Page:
[Chart courtesy of MarketWatch.com]
1. Moving The Markets
Markets finished the day all covered in red, with the indexes retreating as the chart above shows. All 10 primary S&P 500 sector indexes fell, and nearly three-fourths of Nasdaq-listed names were down for the day.
Yesterday, I mentioned that there were still a few notable companies due for earnings reports this week. Well, Staples (SPLS) and TJX (TJX) reported today, and the results were disappointing to say the least; the effect of that news rippled across the broad spectrum of retail stocks and was responsible for pulling markets down today.
In the auto world, General Motors (GM) shares took a tumble after the company announced it is recalling another 2.6 million vehicles globally, raising the number of vehicles it has recalled so far this year to almost 15.4 million. And in tech news, Microsoft (MSFT) unveiled the Surface Pro 3 tablet at an event in New York today, as it attempts to fuel interest in its struggling tablet line amid increasing competition. The unveiling had little impact on the stock, which actually dropped 0.18% today.
Tomorrow, we will hear the latest Fed minutes, which should be interesting in that the U.S. economy remains forecast to continue growing.
Our 10 ETFs in the Spotlight slipped along with the indexes; 8 of them remain on the plus side YTD.
2. ETFs in the Spotlight
In case you missed the announcement and description of this section, you can read it here again.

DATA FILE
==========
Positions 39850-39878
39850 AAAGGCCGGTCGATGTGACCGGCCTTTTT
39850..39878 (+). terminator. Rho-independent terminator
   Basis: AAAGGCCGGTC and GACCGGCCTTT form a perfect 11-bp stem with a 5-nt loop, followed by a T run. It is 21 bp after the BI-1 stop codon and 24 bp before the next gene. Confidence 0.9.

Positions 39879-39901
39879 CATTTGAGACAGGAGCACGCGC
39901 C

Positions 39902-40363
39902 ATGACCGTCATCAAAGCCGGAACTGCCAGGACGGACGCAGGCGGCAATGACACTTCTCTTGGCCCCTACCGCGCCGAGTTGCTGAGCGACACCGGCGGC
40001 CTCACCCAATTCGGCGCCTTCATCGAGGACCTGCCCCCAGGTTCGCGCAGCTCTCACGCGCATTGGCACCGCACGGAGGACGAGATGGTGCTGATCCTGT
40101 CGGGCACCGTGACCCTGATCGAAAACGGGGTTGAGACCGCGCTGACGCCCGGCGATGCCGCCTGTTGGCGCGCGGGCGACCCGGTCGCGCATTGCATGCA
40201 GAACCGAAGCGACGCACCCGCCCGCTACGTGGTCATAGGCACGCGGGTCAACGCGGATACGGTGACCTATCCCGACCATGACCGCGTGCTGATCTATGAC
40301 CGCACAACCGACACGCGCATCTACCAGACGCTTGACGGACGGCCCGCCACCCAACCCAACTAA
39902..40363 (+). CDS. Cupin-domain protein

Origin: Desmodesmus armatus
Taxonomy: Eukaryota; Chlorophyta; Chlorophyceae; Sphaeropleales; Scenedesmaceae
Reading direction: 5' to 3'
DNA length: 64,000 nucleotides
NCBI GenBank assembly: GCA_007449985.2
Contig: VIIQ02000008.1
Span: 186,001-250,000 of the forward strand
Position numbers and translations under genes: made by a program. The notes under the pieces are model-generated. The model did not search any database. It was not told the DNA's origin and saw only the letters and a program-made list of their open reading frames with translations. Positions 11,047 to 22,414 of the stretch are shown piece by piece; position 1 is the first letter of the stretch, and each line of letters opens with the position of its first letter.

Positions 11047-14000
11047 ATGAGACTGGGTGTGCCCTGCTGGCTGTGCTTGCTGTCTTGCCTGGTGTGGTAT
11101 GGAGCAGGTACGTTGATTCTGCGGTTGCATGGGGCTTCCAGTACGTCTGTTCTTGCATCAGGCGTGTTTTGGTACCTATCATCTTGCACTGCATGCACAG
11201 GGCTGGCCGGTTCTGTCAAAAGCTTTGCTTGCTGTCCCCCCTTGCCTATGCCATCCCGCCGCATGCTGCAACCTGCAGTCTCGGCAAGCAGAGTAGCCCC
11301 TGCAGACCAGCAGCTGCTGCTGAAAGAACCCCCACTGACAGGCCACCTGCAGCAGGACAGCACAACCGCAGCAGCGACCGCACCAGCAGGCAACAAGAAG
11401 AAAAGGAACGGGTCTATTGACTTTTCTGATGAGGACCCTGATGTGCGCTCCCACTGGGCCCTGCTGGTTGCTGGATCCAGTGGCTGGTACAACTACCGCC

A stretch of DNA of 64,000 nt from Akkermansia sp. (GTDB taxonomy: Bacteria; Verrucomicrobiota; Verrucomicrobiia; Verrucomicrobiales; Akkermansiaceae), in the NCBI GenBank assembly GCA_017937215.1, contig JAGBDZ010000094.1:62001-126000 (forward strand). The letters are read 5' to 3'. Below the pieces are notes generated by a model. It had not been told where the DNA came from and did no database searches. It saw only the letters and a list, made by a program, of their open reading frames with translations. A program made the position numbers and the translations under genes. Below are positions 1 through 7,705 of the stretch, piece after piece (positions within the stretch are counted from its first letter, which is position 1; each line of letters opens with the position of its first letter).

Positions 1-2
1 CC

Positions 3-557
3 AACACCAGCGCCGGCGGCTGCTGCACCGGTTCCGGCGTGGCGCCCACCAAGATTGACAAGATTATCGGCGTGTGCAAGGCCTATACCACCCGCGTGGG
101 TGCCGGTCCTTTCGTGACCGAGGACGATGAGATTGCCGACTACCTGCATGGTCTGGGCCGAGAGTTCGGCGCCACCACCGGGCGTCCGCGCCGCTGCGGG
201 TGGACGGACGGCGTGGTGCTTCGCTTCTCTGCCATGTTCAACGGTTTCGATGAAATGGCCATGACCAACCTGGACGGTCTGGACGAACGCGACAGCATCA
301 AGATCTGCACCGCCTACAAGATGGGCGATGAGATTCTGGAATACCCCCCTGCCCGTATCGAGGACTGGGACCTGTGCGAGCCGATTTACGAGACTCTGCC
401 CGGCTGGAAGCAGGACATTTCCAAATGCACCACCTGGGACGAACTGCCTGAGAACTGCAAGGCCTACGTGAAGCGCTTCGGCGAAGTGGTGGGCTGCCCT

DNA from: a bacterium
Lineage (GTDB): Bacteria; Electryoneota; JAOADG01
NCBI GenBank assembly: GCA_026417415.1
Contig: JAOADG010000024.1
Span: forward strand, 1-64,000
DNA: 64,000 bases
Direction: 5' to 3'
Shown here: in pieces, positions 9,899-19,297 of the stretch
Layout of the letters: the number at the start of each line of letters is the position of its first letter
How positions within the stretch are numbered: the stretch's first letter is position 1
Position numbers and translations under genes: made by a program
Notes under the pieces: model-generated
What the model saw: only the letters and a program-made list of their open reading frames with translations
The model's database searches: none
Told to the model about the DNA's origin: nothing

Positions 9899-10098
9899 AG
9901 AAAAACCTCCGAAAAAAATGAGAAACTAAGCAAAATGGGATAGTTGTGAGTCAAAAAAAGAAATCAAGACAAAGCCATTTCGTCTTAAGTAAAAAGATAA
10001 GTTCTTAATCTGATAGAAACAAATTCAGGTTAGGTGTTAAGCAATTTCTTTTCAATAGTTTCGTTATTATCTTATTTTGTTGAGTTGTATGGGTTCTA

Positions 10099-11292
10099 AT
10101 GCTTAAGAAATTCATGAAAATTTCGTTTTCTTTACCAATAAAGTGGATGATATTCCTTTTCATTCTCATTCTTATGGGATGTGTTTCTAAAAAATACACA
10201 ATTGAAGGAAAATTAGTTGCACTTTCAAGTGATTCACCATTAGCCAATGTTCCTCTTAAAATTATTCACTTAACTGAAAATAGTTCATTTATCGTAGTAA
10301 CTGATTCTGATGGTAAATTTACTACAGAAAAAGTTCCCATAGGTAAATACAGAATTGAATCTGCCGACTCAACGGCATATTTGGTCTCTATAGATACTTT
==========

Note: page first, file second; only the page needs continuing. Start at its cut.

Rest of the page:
It features 10 broadly diversified ETFs from my HighVolume list as posted every Monday. Furthermore, they are screened for the lowest MaxDD% number meaning they have been showing better resistance to temporary sell offs than all others over the past year.
In other words, none of them ever triggered their 7.5% sell stop level during this time period, which included a variety of severe market pullbacks but no move into outright bear market territory.
Here are the 10 candidates:
All of them, except XLY, are in “buy” mode, meaning their prices are above their respective long term trend lines by the percentage indicated (%M/A).
Year to date, here’s how the above candidates have fared so far:
To be clear, the first table above shows the position of the various ETFs in relation to their respective long term trend lines (%M/A), while the second one tracks their trailing sell stops in the “Off High” column. The “Action” column will signal a “Sell” once the -7.5% point is taken out in the “Off High” column.
3. Domestic Trend Tracking Indexes (TTIs)
Our Trend Tracking Indexes (TTIs) pulled back and remain above their long-term trend lines by the following percentages:
Domestic TTI: +2.04% (last close +2.39%)
International TTI: +2.89% (last close +3.18%)
Disclosure: I am obliged to inform you that I, as well as advisory clients of mine, own some of these listed ETFs. Furthermore, they do not represent a specific investment recommendation for you, they merely show which ETFs from the universe I track are falling within the guidelines specified.